US calls Julian Assange actions dangerous even as judge notes no victims

WikiLeaks founder Julian Assange arrives in Canberra

By Simon Lewis and Kanishka Singh

WASHINGTON (Reuters) -The U.S. State Department said on Wednesday that Julian Assange's actions put lives at risk even as the judge who accepted the WikiLeaks founder's guilty plea to resolve his case noted that no victims had been identified.

A State Department spokesperson was repeatedly asked by reporters to give examples of harm caused by the WikiLeaks releases but did not provide any. The spokesperson said the department's involvement in the resolution of Assange's case was very limited.

Assange landed to an ecstatic welcome in Australia on Wednesday after pleading guilty to violating U.S. espionage law in a deal that sets him free from a 14-year legal battle.

Chief U.S. District Judge Ramona V. Manglona in the U.S. territory of Saipan accepted Assange's guilty plea on Wednesday. Assange had agreed to plead guilty to a single criminal count, according to filings in the U.S. District Court for the Northern Mariana Islands.

While Washington has often called Assange's actions reckless and claimed they put its agents at risk, the judge noted that the United States could not identify any personal victim from them.

"There's another significant fact - the government has indicated there is no personal victim here. That tells me the dissemination of this information did not result in any known physical injury," the judge said.

The State Department spokesperson reiterated the U.S. position when asked about the judge's comments.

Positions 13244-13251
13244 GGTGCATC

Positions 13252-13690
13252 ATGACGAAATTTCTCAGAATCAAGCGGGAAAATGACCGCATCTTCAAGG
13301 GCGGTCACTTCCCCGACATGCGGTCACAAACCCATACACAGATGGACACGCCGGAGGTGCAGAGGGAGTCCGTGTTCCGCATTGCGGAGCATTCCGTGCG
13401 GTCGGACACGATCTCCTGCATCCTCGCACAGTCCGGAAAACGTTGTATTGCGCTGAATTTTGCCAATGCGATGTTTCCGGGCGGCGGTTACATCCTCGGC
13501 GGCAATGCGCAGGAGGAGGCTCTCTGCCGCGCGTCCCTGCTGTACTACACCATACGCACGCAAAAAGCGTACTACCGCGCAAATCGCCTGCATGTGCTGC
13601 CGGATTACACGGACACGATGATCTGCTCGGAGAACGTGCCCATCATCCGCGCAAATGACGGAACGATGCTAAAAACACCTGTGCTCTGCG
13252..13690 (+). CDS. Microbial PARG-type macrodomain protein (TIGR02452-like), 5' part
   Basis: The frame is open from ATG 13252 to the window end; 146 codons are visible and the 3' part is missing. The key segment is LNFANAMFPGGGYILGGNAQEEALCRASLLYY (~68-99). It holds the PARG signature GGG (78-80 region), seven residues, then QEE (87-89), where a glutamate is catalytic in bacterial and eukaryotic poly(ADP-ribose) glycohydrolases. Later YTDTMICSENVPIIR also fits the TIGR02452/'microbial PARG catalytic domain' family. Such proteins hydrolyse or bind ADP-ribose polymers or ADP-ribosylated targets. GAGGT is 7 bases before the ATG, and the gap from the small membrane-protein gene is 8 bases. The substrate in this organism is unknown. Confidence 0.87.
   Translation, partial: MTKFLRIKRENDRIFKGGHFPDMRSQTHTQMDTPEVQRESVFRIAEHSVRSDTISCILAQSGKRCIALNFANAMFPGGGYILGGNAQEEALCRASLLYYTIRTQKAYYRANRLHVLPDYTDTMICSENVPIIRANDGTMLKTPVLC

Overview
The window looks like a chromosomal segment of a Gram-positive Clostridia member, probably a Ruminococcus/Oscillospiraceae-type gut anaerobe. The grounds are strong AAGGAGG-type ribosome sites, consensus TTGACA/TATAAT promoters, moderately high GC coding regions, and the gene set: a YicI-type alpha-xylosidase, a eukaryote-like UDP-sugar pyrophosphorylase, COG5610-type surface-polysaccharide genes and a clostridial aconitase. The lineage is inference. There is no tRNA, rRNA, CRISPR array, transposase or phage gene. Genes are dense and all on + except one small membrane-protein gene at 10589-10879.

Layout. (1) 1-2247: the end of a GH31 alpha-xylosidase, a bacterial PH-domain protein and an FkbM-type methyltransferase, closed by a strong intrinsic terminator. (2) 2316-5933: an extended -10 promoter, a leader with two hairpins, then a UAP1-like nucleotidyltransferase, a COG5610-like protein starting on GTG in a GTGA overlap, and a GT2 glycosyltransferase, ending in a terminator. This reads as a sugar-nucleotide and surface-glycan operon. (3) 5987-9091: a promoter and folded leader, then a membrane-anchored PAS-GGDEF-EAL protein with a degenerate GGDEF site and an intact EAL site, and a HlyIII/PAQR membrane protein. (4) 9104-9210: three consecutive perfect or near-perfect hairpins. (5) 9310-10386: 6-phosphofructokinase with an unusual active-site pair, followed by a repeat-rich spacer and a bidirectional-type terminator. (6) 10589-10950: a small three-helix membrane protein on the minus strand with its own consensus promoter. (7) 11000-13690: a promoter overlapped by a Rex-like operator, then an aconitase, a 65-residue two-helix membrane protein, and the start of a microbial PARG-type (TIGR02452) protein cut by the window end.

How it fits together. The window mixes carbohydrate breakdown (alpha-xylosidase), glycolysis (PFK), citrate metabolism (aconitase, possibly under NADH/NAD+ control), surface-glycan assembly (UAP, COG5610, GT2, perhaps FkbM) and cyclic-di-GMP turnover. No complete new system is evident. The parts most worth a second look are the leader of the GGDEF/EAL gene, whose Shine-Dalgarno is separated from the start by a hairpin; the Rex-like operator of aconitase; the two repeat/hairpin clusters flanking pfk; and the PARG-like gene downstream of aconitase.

Assange's supporters say he is a hero who was victimized because he exposed U.S. wrongdoing and alleged war crimes, including in conflicts in Afghanistan and Iraq in a 2010 publication of documents.

"The State Department did an extraordinary amount of work when we found out that these cables were going to be published to get people out of harm's way," the department's spokesperson said.

The State Department said the Justice Department acted independently in the case.

The spokesperson added that there was some limited coordination between the State Department and the Australian government recently.

"There was some small coordination role between our embassy and the Australian government just in the past few days but this was other than that a law-enforcement matter handled through law-enforcement channels," he told reporters.

Australia had been advocating for the release of Assange, an Australian citizen. Prime Minister Anthony Albanese had lobbied for years to free the WikiLeaks founder.

(Reporting by Simon Lewis, Kanishka Singh and Daphne Psaledakis in Washington; Editing by Sandra Maler and Rod Nickel)